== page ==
#9: One of Harris’ most notable projects as attorney general was Open Justice – a virtual platform where everyone can access criminal justice data. This new database turned out to be very effective in collecting information on deaths and injuries of those in police custody, thus improving police accountability.

#10: Some activists and advocates claim that Harris didn’t address police brutality enough during her time as attorney general. In 2014 and 2015 she declined investigating police shootings of two Black citizens twice. Furthermore, in 2015 she also showed no support for a state assembly bill which could’ve required the attorney general to appoint a prosecutor specialized in police use of deadly force.

#11: In 2014, Harris married Los Angeles-based corporate lawyer Doug Emhoff. He has two children from a previous marriage, who now call Harris ‘Momala.’

#12: In 2017, she questioned Jeff Sessions, who was then Attorney General, which made her viral in the political and public world. Her questioning was so sharp that only three minutes later Sessions gave in saying ‘I’m not able to be rushed this fast! It makes me nervous.’

#13: However, her most viral discussion took place during a Democratic Debate where she (now ironically) confronted Joe Biden who disagreed with cross-district busing during the 1970s. At one point, she told Mr. Biden:

 

‘There was a little girl in California who was part of the second class to integrate her public schools. And she was bused to school every day. And that little girl was me.’

 

#14: Harris has been criticized for her inconsistent take on health care. Initially, she expressed her support for abolition of private health care, but later denied her statement claiming that she ‘misheard’ the interviewer’s question. However, she released a health care plan which also included a private health insurance following this declaration.

#15: Although she delayed her endorsement for now President-elect Joe Biden until March 8th, she showed her support when his nomination was undeniable. More precisely, six days after the California primary, Harris declared she thinks Biden could ‘unify the people.’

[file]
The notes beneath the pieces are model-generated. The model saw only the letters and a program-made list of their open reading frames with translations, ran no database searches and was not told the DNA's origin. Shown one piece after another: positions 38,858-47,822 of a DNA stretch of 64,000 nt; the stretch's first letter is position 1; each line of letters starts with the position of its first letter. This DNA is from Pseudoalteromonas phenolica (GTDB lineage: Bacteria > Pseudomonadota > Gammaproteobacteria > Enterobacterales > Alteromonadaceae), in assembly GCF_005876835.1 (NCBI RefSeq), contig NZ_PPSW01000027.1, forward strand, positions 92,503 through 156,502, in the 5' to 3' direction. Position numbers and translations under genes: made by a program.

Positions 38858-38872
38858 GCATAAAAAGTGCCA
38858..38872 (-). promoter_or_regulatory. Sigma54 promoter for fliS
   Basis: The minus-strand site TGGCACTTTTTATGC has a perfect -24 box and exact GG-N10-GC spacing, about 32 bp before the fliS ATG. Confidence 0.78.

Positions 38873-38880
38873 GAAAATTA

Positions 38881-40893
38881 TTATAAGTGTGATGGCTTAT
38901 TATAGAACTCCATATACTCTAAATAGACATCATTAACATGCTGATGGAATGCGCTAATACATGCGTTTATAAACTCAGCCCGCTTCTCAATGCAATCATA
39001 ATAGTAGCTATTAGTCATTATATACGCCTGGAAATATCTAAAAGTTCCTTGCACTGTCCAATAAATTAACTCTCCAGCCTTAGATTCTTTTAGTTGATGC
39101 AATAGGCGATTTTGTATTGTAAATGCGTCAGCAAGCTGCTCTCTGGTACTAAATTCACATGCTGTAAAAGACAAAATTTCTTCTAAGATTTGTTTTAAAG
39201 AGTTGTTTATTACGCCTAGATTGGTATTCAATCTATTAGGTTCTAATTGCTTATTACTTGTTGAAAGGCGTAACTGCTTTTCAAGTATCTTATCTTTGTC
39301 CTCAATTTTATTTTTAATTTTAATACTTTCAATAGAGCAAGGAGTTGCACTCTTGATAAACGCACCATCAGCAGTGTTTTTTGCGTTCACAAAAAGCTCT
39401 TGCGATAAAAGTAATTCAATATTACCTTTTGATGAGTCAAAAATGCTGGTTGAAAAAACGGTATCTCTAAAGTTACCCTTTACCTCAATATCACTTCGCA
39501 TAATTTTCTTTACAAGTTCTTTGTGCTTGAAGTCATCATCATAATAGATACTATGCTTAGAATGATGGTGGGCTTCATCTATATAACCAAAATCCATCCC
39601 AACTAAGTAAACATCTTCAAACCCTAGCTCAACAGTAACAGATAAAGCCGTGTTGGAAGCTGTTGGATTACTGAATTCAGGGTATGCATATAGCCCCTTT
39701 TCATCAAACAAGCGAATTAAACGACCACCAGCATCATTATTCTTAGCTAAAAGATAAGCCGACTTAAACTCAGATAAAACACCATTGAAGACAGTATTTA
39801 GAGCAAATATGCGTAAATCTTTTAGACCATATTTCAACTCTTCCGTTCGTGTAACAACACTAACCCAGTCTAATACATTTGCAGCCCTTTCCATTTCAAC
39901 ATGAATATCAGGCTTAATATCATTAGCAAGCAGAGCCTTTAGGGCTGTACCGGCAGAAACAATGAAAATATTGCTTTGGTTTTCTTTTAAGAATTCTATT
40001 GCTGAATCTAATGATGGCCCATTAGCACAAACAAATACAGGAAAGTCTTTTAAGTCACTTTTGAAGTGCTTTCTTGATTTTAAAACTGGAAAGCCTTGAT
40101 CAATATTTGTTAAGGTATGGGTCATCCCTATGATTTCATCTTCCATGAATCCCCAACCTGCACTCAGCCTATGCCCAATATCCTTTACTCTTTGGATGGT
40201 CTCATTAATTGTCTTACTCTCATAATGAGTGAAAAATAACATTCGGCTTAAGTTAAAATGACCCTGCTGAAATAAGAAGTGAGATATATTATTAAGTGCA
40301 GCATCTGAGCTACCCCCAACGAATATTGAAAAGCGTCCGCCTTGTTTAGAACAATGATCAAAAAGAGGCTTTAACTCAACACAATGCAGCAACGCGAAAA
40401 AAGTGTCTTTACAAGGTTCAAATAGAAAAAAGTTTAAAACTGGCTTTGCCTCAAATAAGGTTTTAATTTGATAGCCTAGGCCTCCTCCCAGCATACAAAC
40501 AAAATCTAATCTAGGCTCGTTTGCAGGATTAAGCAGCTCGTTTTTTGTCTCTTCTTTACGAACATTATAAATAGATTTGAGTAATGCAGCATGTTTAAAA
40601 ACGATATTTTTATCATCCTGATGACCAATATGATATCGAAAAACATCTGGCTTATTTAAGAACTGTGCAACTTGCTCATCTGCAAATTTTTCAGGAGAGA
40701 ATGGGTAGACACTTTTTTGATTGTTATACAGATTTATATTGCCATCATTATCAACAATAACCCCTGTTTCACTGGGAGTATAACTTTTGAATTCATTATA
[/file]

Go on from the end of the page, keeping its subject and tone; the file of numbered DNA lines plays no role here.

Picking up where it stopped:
#16: One of her main hobbies is cooking and she usually bookmarks New York Times’ cooking section recipes. Furthermore, Harris reportedly tried almost every recipe from The Art of Simple Food by Alice Waters.

#17: While many of her fans (self-entitled the KHive) and some media members call Harris ‘the female Obama,’ she doesn’t like the nickname. At one point, a reporter asked how she felt about carrying Obama’s legacy to which she replied ‘I have my own legacy.’

#18: This June, her official Wikipedia page was edited 408 times over three weeks by the same author. This is several times more often than any other candidate on the shortlist and many people took it as a sign of her nomination for running mate in the Presidential race. That’s because in 2016, Tim Kaine (Hillary Clinton’s running mate) had considerably more changes in his Wikipedia page than any other candidate. In Harris’ case, most of the edits involved removing controversial information and events, such as the ‘tough-on-crime’ record.

#19: Harris describes herself as a tough boss on herself. She wakes up daily at 6 a.m. and spends at least 30 minutes exercising on the elliptical. Then, she enjoys a breakfast made of Raisin Bran with almond milk along with tea with honey and lemon.

#20: Her motto is the same as her mother’s: ‘You may be the first, but make sure you’re not the last.’